Wednesday, September 7, 2011

And the biggest hazard is ...

Sunil Ganguly is one of India's most famous writers and president of the autonomous but federal government-funded Sahitya Academy, the country's highest literary council. He is a household name in the Bengali-speaking world and his stories and novels have been turned into films by eminent directors like Satyajit Ray and Goutam Ghosh. S. N. M. Abdi, a Contributing Editor in India, spoke to Ganguly on the significance of Prime Minister Manmohan Singh's visit to Bangladesh and the state of Dhaka-Delhi relations. Excerpts:

What are the images Bangladesh conjures up for you? 
I was born there! So I have plenty of vivid memories. I was born in 1934 in a village called Pub Maijpara near Madaripur. My father was a school teacher in Calcutta. But we regularly visited our ancestral home in Pub Maijpara during summer and winter holidays. However in 1942 when the Japanese were bombing Calcutta, my father despatched us to Maijpara for an entire year. I was even admitted to a school in Maijpara as schools and colleges in Calcutta were shut down because of the war.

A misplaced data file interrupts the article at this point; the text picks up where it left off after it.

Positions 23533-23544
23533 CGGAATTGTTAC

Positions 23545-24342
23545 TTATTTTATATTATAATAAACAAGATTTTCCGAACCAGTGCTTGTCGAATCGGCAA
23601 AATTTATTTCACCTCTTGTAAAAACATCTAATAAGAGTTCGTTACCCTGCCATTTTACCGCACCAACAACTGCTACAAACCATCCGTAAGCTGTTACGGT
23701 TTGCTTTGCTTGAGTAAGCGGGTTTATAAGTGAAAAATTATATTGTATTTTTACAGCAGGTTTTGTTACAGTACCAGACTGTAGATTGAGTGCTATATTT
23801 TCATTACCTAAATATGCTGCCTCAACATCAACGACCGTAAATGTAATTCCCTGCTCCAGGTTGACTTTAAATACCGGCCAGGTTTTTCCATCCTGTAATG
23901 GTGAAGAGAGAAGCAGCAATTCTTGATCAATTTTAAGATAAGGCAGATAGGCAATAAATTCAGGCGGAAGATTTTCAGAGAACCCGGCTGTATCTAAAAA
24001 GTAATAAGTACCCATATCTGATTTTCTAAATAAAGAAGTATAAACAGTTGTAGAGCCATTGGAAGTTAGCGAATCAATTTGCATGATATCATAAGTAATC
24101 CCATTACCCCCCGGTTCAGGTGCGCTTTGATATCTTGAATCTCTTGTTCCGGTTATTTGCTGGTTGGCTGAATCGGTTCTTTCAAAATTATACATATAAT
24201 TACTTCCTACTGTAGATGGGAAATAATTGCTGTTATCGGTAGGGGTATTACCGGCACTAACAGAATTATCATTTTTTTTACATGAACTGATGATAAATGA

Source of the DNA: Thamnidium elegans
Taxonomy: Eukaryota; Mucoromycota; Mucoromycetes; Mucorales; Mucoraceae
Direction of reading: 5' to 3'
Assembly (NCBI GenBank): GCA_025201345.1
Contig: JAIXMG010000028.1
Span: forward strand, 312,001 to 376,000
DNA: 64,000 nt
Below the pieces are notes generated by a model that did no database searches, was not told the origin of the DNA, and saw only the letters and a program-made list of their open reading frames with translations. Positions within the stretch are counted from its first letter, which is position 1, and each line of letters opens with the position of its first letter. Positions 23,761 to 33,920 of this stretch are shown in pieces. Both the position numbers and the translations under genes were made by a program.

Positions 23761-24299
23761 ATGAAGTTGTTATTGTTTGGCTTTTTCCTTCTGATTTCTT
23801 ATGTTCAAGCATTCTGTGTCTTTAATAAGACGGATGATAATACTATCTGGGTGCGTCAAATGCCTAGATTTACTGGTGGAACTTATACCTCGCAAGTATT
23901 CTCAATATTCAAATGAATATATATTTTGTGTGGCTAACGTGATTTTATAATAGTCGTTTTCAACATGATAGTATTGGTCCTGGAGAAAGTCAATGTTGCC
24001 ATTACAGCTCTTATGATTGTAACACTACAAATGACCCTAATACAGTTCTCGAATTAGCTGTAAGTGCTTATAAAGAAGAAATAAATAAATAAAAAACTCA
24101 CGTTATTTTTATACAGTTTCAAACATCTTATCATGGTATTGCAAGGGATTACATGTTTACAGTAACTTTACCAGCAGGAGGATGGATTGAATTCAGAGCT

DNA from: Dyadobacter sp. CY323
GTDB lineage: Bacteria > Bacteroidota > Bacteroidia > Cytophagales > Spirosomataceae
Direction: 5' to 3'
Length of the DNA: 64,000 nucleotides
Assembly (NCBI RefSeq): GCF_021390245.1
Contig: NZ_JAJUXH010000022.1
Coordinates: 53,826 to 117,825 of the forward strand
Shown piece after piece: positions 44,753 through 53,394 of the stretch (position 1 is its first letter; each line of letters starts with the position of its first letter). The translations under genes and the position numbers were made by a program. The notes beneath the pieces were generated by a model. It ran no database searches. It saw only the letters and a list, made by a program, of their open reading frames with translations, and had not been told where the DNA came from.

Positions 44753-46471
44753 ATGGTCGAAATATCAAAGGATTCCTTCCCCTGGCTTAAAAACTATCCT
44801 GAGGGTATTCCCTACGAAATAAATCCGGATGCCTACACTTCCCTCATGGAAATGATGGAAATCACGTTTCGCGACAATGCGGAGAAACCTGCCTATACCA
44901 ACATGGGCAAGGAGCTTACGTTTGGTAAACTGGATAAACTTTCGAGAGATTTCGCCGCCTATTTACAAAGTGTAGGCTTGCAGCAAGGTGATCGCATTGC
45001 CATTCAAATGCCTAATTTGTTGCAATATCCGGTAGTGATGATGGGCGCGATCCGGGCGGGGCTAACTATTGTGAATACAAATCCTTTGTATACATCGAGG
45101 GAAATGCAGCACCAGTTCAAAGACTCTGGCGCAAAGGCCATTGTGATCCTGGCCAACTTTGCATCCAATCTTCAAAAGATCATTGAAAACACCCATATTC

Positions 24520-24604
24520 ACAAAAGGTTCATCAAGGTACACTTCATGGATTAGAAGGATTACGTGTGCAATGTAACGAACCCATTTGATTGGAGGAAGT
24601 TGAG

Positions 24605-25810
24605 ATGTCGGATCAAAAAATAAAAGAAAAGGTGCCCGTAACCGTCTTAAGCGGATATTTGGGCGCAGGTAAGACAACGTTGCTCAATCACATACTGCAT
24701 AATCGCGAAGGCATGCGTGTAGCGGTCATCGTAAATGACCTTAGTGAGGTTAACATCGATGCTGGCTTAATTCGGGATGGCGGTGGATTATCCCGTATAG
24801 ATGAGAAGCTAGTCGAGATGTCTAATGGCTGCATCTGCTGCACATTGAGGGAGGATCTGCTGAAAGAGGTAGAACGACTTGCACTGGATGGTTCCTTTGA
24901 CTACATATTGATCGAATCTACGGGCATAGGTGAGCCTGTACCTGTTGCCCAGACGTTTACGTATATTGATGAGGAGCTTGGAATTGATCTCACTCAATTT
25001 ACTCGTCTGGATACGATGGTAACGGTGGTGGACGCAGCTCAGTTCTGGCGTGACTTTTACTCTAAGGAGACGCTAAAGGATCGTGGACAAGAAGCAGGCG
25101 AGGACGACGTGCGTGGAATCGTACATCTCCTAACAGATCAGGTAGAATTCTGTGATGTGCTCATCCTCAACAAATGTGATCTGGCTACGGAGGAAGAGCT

As the Japanese were rice-eaters, the British government seized rice stocks fearing a land invasion by the Japanese army. We had to subsist on potatoes. Potatoes for breakfast, lunch and dinner. We carried fried potatoes to school in our pockets. During the lunch break, the school staff provided salt! And there were potato 'wars' in the classroom - children hurling potatoes at one another like grenades!

In 1943 we returned to Calcutta. It was the year of the Great Bengal Famine. But those who had money could buy food - including rice. I have been a frequent visitor to Bangladesh over the years. But I never went back to Maijpara until 2008. But that, as they say, is another story.

Full report here BDNews24

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